Hedge fund manager Whitney Tilson, who runs T2 Partners, sent out an email last night that appears to have offended some Republican recipients.
Tilson, who is one of the founders of Democrats for Education Reform (DFER) and a big supporter of Obama, opened his email with, “This is a much more political email than usual – but with the election two weeks from Tuesday, what do you expect?!”
Following a fundraising dinner for Obama, Tilson wrote about Bill Clinton saying the Republican Party is hurting itself by being “anti-immigrant.”
Because of this, Clinton said the Republican party is losing the Hispanic vote and that population is typically very religious and culturally conservative, Tilson wrote. What’s more is Clinton said many African Americans don’t support gay marriage, the email said.
According to Tilson, Clinton mentioned how he despises that the Republican Party’s strategy for the election is to suppress Democratic turn out by trying to pass laws making it harder for traditional Democratic voters to vote.
Tilson agrees with Clinton.
Now this is the passage in the email that appears to have ticked off some of the Republican readers (emphasis ours):
I feel just as strongly. Every time I write about this, somebody emails me saying something along the lines of, “You have to show a driver’s licence to do X, so what’s the big deal about requiring it to vote?” or “Hey, both sides play lots of dirty politics like gerrymandering districts.” My simple answer is: BULLSH*T! If you think Republicans are really concerned about voter fraud, please contact me immediately – there’s a bridge in Brooklyn I want to sell you. Republicans know exactly what they’re doing and who they’re targeting – and it’s despicable. Moreover, what’s the word to describe a calculated attempt to deny minorities the ability to vote? RACISM, pure and simple. And it’s not some fringe Tea Party group doing it – Republicans are passing voter suppression laws in nearly every state they control. Thank goodness the courts (for now anyway) are killing most of these laws…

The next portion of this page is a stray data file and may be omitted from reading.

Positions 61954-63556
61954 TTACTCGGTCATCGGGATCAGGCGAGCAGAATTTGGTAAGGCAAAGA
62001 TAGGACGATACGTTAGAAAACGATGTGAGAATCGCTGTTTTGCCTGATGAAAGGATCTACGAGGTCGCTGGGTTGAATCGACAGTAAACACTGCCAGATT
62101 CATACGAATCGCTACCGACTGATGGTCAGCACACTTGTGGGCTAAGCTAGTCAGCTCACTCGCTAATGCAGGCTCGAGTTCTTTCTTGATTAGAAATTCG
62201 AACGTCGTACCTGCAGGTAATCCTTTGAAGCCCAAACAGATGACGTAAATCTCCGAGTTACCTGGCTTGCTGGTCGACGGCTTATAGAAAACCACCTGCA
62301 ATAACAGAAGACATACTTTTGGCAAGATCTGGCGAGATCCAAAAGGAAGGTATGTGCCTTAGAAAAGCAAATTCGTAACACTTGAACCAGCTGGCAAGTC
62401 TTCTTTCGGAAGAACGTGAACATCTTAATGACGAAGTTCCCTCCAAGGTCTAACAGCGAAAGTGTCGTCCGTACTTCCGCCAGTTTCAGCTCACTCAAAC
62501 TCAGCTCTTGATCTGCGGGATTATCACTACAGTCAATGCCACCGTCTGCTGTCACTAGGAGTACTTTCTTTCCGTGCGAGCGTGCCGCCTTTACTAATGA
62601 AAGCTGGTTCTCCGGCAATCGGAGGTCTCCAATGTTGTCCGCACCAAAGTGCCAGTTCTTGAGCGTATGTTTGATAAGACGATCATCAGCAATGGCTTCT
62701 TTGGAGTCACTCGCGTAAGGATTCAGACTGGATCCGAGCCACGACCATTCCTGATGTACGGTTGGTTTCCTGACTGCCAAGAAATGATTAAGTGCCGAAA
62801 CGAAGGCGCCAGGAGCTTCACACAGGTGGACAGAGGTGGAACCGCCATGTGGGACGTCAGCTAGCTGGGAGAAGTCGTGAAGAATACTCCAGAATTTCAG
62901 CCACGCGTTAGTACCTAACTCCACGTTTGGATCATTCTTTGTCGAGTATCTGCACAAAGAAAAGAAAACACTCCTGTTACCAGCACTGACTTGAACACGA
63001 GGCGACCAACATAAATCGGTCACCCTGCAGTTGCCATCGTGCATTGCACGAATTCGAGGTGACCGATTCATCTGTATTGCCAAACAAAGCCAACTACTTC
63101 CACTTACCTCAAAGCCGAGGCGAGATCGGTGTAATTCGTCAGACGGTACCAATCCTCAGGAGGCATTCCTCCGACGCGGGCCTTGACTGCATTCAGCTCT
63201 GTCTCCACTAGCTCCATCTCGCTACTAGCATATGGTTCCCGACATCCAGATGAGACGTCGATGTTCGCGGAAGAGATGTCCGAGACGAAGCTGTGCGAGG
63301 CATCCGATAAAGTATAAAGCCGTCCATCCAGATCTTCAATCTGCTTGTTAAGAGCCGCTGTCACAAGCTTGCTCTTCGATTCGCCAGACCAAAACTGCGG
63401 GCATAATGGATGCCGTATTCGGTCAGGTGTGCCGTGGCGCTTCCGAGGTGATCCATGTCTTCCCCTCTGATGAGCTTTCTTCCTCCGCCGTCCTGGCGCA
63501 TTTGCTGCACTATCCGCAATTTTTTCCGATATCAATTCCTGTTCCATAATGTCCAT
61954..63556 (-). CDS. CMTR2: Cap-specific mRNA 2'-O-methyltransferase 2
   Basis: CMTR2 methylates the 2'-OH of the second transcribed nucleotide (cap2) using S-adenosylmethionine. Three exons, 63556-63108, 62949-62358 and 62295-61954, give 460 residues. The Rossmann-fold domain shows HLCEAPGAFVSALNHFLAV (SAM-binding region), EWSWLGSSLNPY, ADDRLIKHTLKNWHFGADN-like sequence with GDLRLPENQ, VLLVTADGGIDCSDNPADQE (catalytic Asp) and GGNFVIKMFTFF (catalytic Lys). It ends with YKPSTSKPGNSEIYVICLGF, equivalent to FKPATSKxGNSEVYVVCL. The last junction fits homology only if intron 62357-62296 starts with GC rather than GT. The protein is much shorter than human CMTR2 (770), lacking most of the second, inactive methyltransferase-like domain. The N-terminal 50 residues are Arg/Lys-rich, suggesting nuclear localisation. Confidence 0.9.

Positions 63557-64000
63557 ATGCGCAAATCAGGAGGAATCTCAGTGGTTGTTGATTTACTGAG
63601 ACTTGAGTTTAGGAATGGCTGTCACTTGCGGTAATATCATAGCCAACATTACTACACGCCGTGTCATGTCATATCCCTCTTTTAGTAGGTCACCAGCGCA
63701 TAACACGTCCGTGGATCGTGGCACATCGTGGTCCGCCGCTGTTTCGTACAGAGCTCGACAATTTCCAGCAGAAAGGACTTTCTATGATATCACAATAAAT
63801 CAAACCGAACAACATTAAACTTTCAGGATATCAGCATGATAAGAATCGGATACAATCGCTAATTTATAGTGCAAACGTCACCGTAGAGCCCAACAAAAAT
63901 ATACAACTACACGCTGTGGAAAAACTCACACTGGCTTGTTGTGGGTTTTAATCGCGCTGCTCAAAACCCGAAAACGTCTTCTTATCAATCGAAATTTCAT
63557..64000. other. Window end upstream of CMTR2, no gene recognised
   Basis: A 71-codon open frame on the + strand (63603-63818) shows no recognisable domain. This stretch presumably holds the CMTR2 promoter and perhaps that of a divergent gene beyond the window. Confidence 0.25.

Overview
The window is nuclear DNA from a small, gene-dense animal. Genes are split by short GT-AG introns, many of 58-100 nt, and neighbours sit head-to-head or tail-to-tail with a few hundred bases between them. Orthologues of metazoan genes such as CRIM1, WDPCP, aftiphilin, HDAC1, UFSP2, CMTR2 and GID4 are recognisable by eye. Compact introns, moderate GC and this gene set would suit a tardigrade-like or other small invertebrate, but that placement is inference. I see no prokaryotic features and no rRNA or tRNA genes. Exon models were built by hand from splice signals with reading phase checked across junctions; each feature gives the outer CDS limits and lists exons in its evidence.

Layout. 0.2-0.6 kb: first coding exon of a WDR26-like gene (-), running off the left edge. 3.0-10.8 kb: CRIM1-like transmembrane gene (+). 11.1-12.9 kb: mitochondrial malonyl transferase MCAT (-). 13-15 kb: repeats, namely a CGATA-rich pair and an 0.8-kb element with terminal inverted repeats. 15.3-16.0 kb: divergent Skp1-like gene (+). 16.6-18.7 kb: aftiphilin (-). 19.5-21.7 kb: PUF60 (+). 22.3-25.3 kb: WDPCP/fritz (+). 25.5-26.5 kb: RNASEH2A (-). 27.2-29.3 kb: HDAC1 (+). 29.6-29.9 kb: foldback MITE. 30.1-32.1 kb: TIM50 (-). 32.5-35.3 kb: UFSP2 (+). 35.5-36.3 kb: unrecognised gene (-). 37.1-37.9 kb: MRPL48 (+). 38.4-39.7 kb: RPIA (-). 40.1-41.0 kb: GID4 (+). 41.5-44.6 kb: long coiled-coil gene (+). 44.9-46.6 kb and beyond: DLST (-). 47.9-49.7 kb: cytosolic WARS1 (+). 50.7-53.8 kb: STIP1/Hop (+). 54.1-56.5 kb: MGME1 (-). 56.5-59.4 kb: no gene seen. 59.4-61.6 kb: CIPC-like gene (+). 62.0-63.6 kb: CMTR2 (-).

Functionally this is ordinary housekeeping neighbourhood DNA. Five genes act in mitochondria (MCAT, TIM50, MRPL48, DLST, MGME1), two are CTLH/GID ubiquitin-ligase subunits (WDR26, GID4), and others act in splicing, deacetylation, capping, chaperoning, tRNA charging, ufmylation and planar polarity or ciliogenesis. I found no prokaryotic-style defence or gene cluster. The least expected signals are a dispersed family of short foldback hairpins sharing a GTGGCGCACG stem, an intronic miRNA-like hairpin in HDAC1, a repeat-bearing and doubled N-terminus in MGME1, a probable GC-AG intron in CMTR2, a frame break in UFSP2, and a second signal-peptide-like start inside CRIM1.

An hour later, the investor then sent another email saying he’s received a bunch or responses like, “Please remove me from your mailing list. I am Republican, and I dislike being called a racist.”
This is how Tilson reply to the angry reader:
I didn’t say you were – I said your party is engaging in racist behaviour and should stop doing it. Just like my party was (and to an unfortunate extent still is) selling out poor and minority kids when it comes to schools, denying them a fair shot at the American Dream. And I’ve been just as tough on my party on this issue, calling it despicable, immoral, outrageous, sickening, and un-American numerous times.
The difference between us is I didn’t get mad at Republicans who (rightly) attacked my party on this issue – instead, I joined (and, I’d like to think, to a small extent helped catalyze) a movement of Democrats who joined forces with Republicans who care about this issue. We’ve worked to try to change our party from within, because our Republican friends can’t do it – it has to be an inside job. (I see a similar dynamic today on gay marriage – it’s hard-core Republicans like Paul Singer who seem to finally be moving at least part of their party on this – see:www.nytimes.com/2012/06/10/opinion/sunday/the-gops-gay-trajectory.html.)
Did you even bother to read further down my email, where I had nothing but praise for Jeb Bush? As a partisan, I hope the Republican party continues to self-destruct into an increasingly marginalized party of old, angry, white, Southern men, but as an American (which is far more important to me), it concerns me greatly when I see a great party filled with intellectuals and moderates get hijacked by anti-intellectual extremists – and let’s be clear, they’re no longer the fringe, but the mainstream…
So enough sending me foolish emails. Your time would be much better spent standing up to people in your party doing outrageous, un-American things.
You’re off my list.
Tilson let him have it.